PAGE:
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Workshop series educates parents on teen emotions

Marlene Taylor, education and training coordinator for Mental Health America, listens as Poughkeepsie district parent and fellow Mental Health America professional Qiana Bennett contributes to Wednesday’s workshop on understanding emotions of adolescents.

Marlene Taylor rattled off some of the thoughts that may be going through a teenager’s head at any moment.

“How can I get her to like me? How can I get her to notice me?” the education and training coordinator for Mental Health America said. “Am I going to pass my test? How’s my father going to react if I don’t get a good mark? Will my parents still love me if I don’t really do well in school?

“As parents, we forget all that,” Taylor told parents sitting in the Parent Empowerment Center at Poughkeepsie Middle School Wednesday. “So, let’s all take a breath for a minute. I know it’s hard for us to remember when we were teens. But, guess what? We were.”

Taylor on Wednesday conducted the first in a series of workshops at the Parent Empowerment Center dealing with understanding the emotions of adolescents. Future workshops are scheduled for March 20 and April 17.Marlene Taylor stresses listening as a key to understanding a teen's emotions.

Jessica Ortiz, Community Schools liaison for the middle and high schools, said the three sessions with Taylor will each focus on different topics, but parents who can only attend one or two meetings will still benefit.

“It’s a workshop that is really more specified for middle school and high school parents who are struggling to understand the emotions of their students,” Ortiz said. “It’s more of an open discussion of how to identify and help them identify what they feel and give them some coping skills that maybe we can discuss and work through.”

During the session Taylor stressed listening over reacting or necessarily knowing the perfect way to respond to a teen. She suggested conversations in which parents ask deeper questions about their child’s experiences, rather than those that can be answered with a “yes” or “no.”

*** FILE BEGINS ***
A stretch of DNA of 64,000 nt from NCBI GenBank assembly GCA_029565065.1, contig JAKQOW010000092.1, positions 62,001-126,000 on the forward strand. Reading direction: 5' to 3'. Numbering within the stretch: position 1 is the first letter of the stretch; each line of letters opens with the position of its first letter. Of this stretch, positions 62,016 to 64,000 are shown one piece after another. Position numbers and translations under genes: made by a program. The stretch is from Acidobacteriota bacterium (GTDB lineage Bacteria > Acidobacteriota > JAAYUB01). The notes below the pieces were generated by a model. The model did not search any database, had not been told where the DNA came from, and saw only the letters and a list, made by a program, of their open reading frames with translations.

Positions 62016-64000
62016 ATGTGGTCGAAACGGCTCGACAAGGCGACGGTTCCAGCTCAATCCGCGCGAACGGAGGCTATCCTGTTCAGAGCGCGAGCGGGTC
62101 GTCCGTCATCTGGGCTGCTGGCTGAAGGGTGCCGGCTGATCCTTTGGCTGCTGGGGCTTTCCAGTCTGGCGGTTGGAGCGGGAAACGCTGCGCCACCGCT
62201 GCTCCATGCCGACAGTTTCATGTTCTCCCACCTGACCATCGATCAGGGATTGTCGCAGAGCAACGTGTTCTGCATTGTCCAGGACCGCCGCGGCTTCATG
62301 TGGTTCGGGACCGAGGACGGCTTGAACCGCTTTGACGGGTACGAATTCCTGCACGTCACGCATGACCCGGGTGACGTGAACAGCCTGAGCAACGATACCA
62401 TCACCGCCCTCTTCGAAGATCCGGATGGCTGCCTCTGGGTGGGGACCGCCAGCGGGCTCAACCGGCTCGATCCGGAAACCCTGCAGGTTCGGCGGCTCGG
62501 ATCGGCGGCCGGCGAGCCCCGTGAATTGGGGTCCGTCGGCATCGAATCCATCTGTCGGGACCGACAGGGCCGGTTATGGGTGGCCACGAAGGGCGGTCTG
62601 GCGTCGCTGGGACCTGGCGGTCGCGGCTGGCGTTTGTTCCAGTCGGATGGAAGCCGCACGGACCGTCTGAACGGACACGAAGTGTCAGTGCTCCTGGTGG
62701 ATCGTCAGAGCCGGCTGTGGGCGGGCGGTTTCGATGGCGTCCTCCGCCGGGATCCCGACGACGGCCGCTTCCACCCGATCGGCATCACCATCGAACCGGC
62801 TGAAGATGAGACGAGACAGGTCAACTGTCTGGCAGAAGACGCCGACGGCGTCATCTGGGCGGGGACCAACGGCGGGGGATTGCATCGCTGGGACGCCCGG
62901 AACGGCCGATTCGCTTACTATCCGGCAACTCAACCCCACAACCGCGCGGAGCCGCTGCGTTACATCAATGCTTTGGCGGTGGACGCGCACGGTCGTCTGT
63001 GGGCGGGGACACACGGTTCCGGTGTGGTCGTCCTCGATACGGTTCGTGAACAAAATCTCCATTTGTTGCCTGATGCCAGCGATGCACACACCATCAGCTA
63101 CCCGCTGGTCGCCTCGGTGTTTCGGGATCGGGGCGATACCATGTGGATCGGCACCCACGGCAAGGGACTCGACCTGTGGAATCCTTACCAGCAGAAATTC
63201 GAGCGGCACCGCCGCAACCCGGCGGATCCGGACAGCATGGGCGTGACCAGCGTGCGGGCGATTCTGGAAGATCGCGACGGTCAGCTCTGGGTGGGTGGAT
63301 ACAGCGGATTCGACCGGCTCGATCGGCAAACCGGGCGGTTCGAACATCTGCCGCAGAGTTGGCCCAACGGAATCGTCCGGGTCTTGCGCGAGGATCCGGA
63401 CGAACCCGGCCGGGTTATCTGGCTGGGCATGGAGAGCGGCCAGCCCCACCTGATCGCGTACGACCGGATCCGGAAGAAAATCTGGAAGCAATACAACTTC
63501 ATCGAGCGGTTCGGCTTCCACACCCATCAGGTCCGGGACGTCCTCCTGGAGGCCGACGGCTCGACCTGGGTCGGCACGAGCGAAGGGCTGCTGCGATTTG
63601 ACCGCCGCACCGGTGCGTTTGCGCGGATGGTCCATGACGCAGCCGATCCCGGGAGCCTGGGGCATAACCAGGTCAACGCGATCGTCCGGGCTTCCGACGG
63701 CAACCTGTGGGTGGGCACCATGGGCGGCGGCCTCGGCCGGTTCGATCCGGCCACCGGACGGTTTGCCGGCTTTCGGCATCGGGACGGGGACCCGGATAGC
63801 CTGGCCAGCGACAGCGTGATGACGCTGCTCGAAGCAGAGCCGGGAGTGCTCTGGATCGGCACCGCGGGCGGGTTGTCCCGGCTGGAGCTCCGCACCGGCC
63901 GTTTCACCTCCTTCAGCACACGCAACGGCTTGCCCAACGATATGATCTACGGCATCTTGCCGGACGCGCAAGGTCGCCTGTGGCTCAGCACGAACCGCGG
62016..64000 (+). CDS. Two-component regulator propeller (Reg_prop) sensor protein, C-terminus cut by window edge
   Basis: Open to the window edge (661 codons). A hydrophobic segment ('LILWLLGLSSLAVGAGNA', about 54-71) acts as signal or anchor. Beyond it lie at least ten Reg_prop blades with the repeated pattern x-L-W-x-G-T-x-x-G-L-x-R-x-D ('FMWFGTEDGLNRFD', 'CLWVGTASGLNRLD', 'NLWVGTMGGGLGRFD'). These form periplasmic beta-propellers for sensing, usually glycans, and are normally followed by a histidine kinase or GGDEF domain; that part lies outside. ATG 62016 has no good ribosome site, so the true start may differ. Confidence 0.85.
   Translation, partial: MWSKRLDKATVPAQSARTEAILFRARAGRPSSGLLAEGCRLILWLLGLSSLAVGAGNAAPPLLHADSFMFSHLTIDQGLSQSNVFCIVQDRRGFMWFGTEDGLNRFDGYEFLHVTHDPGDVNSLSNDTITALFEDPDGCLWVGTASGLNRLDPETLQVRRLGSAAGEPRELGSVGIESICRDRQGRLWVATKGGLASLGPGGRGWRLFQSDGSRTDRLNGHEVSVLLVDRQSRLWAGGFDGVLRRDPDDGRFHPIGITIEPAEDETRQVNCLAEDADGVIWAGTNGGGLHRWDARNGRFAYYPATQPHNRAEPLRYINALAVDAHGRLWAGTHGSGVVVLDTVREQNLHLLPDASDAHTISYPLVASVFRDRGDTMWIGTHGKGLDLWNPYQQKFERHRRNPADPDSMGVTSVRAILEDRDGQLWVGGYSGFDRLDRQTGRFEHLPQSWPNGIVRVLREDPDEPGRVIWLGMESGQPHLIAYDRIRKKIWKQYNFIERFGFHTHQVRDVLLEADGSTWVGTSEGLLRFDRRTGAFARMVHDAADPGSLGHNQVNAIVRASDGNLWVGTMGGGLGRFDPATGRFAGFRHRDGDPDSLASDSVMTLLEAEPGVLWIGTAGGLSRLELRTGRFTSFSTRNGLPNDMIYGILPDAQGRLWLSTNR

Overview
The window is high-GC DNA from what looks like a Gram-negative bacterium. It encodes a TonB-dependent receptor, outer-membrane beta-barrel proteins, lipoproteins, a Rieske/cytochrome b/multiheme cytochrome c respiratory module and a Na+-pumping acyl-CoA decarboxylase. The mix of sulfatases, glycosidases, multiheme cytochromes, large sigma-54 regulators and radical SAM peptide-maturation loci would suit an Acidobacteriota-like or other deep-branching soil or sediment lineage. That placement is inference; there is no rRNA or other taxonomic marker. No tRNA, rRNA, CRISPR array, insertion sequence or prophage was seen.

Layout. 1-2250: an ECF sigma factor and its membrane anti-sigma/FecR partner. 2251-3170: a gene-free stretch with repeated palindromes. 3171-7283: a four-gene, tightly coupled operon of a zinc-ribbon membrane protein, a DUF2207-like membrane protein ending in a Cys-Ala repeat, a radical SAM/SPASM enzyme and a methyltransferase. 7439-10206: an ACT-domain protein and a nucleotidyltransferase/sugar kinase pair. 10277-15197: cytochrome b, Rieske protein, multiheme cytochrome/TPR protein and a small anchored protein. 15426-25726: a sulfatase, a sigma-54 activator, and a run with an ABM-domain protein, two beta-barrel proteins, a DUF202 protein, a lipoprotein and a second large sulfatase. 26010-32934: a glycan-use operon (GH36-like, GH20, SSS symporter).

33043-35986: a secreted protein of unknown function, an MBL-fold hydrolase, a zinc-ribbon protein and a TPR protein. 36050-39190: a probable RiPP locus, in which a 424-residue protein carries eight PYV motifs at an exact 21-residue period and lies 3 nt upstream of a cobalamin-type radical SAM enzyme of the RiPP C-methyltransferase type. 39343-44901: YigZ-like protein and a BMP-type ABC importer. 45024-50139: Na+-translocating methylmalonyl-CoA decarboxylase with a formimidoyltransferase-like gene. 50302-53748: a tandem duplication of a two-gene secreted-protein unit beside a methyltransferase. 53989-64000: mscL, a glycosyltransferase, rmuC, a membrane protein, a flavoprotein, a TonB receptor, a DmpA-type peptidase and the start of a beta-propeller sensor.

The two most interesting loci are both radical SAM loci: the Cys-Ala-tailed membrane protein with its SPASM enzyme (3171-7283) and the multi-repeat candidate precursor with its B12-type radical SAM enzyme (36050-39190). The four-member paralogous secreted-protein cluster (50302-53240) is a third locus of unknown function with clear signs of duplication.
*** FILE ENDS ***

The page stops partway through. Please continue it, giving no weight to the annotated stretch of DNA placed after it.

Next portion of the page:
“You might not like what your kids say, but,” Taylor put a cupped hand up to an ear and paused, “just say ‘I hear you.’”

Taylor pulled some lessons out of a book, “The Emotional Lives of Teenagers,” by Dr. Lisa Damour, suggesting it as a good resource for parents.

“We really need to deal with what they’re living,” Taylor said, “and how can we, not coddle them, but understand their joy, their anguish, their pain, their goals, their dreams.”

Two parents who attended the Wednesday session not only have children but work with them professionally and expanded the discussion to how those who support children can best serve them.

Qiana Bennett, who has a child in Poughkeepsie High School and works with Mental Health America’s Teen Challenge program, noted teens can hide their emotions the same as an adult.

“You don’t know what these kids are dealing with when they’re coming into the schools,” Bennett said. “We put on masks … how many of these kids are doing the same thing?”

While the opening workshop focused on communication, the second is expected to tackle how to help students understand and follow their gut.

“Emotions are high when we become teenagers,” Ortiz said of the need for the workshops. “I’m a parent myself of teenagers. Working in the middle school and high school, I see emotions are at a high. I see the parents being frustrated, not knowing how to handle this.”

Ortiz said the goal is to “help the parents feel supported.”

For more information and to sign up for future workshops, call the Parent Empowerment Center at 845-451-4900 ext. 1425.

The workshops are one of several ways the district is trying to support the needs of its parents and guardians. On the first Tuesday of every month from 3:30-4:30 p.m., there are parent support chat sessions offered in the high school library. Topics include building relationships, differing styles of communication, summer opportunities and digital citizenship, among others. The next session is scheduled for March 5.